Philanthropy News Digest, 7/23
Nonprofits are somewhat less optimistic about the current and future fundraising climate than they were six months and a year ago, the latest edition of the Philanthropic Giving Index (PGI) from the Center on Philanthropy at Indiana University finds.
Based on a semiannual national survey of nonprofit fundraising professionals, the PGI includes three fundraising measures — overall PGI, the Present Situation Index and the Expectations Index — scored on a 0 to 100 scale. In the latest survey, the overall PGI was 82.8, a decline of 6 percent since December 2007 and 4.7 percent year-over-year; the Present Situation Index was 81.7, a decline of 6.3 percent from six months ago and 3.7 percent year over year; and the Expectations Index was 83.9, a 5.8 percent decline from both six months and a year ago.
New York Times, 7/22
For the first time since the women’s movement came to life, an economic recovery has come and gone, and the percentage of women at work has fallen, not risen, the Bureau of Labor Statistics reports. Each of the seven previous recoveries since 1960 ended with a greater percentage of women at work than when it began.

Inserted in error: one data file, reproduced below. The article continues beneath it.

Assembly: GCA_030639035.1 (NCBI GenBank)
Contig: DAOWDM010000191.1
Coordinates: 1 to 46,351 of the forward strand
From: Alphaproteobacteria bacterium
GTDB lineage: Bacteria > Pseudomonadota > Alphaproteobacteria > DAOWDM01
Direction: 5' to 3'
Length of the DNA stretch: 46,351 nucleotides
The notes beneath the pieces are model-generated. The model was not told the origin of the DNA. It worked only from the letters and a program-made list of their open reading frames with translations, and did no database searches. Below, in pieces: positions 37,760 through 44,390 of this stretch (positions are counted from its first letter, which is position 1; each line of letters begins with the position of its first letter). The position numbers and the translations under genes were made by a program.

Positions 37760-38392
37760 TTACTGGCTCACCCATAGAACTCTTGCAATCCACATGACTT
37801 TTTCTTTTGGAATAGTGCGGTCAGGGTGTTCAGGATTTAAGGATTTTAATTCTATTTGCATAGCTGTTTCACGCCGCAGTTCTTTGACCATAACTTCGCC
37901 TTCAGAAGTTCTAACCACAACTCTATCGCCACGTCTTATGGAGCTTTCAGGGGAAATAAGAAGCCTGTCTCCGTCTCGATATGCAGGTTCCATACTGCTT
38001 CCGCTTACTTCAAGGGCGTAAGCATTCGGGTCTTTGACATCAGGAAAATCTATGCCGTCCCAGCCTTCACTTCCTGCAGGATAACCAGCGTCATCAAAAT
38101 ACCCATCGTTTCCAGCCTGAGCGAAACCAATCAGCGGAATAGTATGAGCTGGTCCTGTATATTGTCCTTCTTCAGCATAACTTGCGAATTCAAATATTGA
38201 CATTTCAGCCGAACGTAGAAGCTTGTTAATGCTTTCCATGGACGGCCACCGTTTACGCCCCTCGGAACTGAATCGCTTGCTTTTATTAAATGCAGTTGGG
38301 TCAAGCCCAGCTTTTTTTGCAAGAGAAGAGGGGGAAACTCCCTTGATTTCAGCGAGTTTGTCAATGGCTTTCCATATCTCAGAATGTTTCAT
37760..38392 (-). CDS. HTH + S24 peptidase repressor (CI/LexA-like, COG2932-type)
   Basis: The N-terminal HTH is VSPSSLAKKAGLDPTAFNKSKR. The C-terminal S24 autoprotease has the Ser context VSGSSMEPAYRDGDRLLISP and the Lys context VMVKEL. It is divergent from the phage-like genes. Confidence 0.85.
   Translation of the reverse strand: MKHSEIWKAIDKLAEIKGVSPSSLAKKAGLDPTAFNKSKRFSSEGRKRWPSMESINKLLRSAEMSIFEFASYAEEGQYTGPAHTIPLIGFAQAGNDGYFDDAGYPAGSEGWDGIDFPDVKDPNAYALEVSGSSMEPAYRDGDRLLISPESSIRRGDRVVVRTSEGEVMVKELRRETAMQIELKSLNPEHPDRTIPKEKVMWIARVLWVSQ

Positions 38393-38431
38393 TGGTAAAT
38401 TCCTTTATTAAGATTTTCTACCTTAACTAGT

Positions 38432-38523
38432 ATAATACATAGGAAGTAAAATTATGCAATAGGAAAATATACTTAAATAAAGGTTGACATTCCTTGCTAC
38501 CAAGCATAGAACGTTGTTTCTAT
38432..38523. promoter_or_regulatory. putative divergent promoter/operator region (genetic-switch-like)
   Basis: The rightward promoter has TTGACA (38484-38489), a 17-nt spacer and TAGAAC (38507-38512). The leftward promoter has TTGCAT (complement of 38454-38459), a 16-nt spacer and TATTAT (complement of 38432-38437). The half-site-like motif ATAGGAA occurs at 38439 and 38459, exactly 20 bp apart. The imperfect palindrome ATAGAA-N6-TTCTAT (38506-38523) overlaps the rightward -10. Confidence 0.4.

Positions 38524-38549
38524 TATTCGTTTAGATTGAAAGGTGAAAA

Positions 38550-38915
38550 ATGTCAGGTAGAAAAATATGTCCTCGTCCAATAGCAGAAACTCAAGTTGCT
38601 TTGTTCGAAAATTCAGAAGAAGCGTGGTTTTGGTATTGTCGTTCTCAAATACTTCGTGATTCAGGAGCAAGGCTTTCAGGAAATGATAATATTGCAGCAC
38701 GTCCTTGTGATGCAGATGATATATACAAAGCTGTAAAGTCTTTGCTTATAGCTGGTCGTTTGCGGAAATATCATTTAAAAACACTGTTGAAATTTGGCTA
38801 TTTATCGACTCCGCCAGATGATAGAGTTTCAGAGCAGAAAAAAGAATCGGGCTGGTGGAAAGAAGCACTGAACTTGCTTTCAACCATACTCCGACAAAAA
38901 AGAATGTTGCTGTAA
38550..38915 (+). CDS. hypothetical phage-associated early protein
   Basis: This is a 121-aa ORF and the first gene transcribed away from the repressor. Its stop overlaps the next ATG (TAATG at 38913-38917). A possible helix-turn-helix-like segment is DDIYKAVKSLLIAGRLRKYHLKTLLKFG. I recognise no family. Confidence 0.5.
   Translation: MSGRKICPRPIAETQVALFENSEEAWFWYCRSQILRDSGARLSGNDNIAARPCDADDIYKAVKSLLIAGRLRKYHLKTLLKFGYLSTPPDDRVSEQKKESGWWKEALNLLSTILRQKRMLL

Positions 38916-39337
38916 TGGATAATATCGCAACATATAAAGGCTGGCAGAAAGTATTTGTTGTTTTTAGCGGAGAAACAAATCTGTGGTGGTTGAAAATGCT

After moving into virtually every occupation, women are being afflicted on a large scale by the same troubles as men: downturns, layoffs, outsourcing, stagnant wages or the discouraging prospect of an outright pay cut. And they are responding as men have, by dropping out or disappearing for a while. The Joint Economic Committee study cites the growing statistical evidence that women are leaving the work force “on par with men,” and the potentially disastrous consequences for families.
Philanthropy Journal, 7/21
The rate of growth in giving to education in the U.S. is likely to slow in the coming year, according to a new forecasting tool launched by the Council for Advancement and Support of Education. The CASE Fundraising Index, or CFI, predicts philanthropic support for schools, colleges and universities will grow by 5.3 percent for the academic year that began July 1. Over the past 20 years, the average annual rate of growth for giving to education has been 7 percent.
Despite a decline in overall drug use, the rate at which young Americans between the ages of 15 and 24 have been dying from drug overdoses has jumped dramatically — more than doubling between 1999 and 2005. In the same period, according to the Centers for Disease Control and Prevention, “accidental poisoning deaths” in this age group, mostly drug overdoses, have jumped from 849 to 2,355.